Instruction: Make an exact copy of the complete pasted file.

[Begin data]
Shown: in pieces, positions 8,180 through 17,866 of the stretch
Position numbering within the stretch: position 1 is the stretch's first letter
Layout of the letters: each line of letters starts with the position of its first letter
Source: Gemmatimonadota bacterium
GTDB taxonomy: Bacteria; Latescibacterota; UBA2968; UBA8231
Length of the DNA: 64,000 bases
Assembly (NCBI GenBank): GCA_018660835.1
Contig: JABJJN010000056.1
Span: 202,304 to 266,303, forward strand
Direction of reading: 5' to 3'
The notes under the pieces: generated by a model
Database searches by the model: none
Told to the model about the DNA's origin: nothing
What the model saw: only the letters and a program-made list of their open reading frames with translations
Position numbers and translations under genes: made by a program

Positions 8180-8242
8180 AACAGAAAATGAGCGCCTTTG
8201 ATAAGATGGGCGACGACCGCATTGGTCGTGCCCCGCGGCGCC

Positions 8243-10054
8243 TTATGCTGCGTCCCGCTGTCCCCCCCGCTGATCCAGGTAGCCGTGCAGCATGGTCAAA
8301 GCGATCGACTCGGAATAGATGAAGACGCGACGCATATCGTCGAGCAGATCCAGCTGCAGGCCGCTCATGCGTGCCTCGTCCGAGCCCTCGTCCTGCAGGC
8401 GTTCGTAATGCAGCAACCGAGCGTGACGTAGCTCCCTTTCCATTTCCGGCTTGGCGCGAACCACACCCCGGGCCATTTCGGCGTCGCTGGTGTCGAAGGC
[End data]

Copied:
Shown: in pieces, positions 8,180 through 17,866 of the stretch
Position numbering within the stretch: position 1 is the stretch's first letter
Layout of the letters: each line of letters starts with the position of its first letter
Source: Gemmatimonadota bacterium
GTDB taxonomy: Bacteria; Latescibacterota; UBA2968; UBA8231
Length of the DNA: 64,000 bases
Assembly (NCBI GenBank): GCA_018660835.1
Contig: JABJJN010000056.1
Span: 202,304 to 266,303, forward strand
Direction of reading: 5' to 3'
The notes under the pieces: generated by a model
Database searches by the model: none
Told to the model about the DNA's origin: nothing
What the model saw: only the letters and a program-made list of their open reading frames with translations
Position numbers and translations under genes: made by a program

Positions 8180-8242
8180 AACAGAAAATGAGCGCCTTTG
8201 ATAAGATGGGCGACGACCGCATTGGTCGTGCCCCGCGGCGCC

Positions 8243-10054
8243 TTATGCTGCGTCCCGCTGTCCCCCCCGCTGATCCAGGTAGCCGTGCAGCATGGTCAAA
8301 GCGATCGACTCGGAATAGATGAAGACGCGACGCATATCGTCGAGCAGATCCAGCTGCAGGCCGCTCATGCGTGCCTCGTCCGAGCCCTCGTCCTGCAGGC
8401 GTTCGTAATGCAGCAACCGAGCGTGACGTAGCTCCCTTTCCATTTCCGGCTTGGCGCGAACCACACCCCGGGCCATTTCGGCGTCGCTGGTGTCGAAGGC